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Hawaii and Florida Up Solar Push

The state of Hawaii has taken great steps towards a goal of 70% sustainable energy by 2030. This takes the form of a 28 megawatt solar farm with 100 MWh of battery storage. Hawaii faces unique challenges in providing utilities to its citizens, and this has caused the state to have some of the highest utility prices in the Union. However, with this new farm completed and with more commitments to solar power on the horizon, The Aloha State is taking great strides towards owning its power.
“Now a new 28 megawatt solar power plant with 100 MWh of battery storage has been completed on the Garden Isle, bring it halfway toward its goal of getting 70% of its electricity from zero emissions solar power by 2030. ‘We’ve passed the 50 yard line and the end zone is in sight,’ KIUC CEO David Bissell told Hawaii News Now. ‘Now that the Lawai project is online, as much as 40 percent of our evening peak power will be supplied by stored solar energy. I think it’s safe to say this is a unique achievement in the nation and possibly the world.’
Under the terms of a new power purchase agreement with AES DE which owns the solar facility, KIUC will pay 11 cents per kilowatt hour for electricity over the next 25 years. The PPA with Tesla last year set the price at 13.9 cents per kilowatt-hour. When the Tesla facility came online, David Ige, governor of Hawaii, said, “As a state, we know how to generate power. For us, the challenge has been storing that power to use at night. Now we can do that.”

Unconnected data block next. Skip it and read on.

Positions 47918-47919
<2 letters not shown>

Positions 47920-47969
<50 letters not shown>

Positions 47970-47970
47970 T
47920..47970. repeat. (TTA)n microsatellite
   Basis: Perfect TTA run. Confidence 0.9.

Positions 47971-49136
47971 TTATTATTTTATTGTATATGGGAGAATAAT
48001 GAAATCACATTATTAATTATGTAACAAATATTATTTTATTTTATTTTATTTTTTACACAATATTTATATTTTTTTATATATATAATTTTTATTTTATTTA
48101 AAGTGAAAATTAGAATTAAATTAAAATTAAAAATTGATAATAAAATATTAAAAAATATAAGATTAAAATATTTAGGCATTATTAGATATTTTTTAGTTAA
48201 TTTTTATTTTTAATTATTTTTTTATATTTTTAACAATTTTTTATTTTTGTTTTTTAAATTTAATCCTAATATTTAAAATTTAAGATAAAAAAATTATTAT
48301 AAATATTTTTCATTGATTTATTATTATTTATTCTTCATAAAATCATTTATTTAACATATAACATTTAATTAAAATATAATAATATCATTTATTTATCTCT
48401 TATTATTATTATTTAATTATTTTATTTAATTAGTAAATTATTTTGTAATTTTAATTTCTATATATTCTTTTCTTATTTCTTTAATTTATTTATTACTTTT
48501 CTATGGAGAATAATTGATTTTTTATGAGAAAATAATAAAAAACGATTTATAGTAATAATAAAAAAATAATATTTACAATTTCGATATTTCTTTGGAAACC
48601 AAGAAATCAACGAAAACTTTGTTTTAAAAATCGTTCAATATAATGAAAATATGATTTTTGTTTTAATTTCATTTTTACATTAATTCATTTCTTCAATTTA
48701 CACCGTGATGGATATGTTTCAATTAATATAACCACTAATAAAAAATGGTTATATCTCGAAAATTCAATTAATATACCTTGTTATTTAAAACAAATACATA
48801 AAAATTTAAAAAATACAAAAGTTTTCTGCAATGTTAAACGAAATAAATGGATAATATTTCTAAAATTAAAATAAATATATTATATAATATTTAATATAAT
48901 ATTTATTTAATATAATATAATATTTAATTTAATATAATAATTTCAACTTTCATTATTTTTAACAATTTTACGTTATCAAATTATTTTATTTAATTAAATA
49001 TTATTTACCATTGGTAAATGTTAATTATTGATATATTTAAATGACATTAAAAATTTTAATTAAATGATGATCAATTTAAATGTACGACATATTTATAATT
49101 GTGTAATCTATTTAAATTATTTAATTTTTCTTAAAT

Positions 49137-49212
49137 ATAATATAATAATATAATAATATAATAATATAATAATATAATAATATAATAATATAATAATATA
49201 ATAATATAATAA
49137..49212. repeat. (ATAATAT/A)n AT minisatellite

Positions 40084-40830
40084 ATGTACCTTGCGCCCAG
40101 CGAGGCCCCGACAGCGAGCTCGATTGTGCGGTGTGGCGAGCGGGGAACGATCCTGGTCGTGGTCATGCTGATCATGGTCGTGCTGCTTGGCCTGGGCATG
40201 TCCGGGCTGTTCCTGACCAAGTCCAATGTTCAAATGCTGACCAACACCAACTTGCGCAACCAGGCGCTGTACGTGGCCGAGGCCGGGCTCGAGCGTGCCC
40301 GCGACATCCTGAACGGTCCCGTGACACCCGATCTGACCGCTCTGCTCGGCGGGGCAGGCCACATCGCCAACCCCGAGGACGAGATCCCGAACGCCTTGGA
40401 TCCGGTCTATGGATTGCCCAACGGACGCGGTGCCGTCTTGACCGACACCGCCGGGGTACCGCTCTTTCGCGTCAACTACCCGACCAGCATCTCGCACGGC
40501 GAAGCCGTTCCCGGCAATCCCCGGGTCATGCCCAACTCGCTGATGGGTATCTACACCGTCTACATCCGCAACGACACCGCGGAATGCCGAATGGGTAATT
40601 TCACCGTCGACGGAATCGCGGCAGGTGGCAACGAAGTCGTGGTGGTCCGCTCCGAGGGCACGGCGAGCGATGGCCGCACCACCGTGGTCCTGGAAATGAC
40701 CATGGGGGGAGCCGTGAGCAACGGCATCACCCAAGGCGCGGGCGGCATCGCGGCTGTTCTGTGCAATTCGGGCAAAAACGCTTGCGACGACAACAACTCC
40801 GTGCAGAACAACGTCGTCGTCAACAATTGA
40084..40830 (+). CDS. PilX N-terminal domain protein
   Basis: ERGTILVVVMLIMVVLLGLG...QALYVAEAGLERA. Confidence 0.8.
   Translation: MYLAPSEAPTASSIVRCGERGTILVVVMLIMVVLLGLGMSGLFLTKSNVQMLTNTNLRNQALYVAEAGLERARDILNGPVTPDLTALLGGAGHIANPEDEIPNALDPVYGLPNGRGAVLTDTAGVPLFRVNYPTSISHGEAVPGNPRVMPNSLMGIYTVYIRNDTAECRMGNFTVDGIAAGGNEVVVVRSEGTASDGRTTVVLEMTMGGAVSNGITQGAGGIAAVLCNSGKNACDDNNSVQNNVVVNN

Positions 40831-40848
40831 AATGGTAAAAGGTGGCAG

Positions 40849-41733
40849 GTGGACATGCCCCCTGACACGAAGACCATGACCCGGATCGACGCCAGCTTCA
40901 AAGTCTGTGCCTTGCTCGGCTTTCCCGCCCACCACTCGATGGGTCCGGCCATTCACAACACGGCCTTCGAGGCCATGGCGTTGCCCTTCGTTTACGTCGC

Recently, the state of Florida has announced that its ~75 megawatt Hamilton solar plant, located right at the Florida-Georgia border, is operational. In addition, they declared plans for a new plant to begin construction in 2019. This new solar farm will have a similar capacity as the Hamilton one, and together the two will prevent significant amounts of carbon from entering the atmosphere.
“In 2019, construction will begin on the Columbia solar power plant in Fort White, Fla. Like the Hamilton facility, it will also generate 74.9 MW of electricity. It is expected to be online in March of next year. Together, the two solar power plants will remove 645 million pounds of carbon dioxide emissions in Florida during their first year of commercial operation. That’s the equivalent of taking 63,000 passenger cars off the road the company says.
The company says, ‘The Hamilton Solar Power Plant will be a part of the DEF’s new Shared Solar Program, providing customers with the opportunity to support the development of clean energy and reduce their environmental footprint. The Shared Solar program makes it possible for everyone to participate in solar energy without installation on their property.
“Customers can subscribe to blocks of clean energy coming from the Hamilton Solar Power Plant and three other participating solar power plants in Taylor, Suwannee and Osceola counties. Residential, commercial and industrial customers are eligible to participate.’”
It’s very exciting to see more and more states embrace the Green Revolution, and take control of their energy. A fun fact about Sungrade, which many of our customers know well, is many of our sales reps originally hail from Florida. 
We wish the great states of Hawaii and Florida, as well as any other undertaking similar initiatives, the best of luck going forward!

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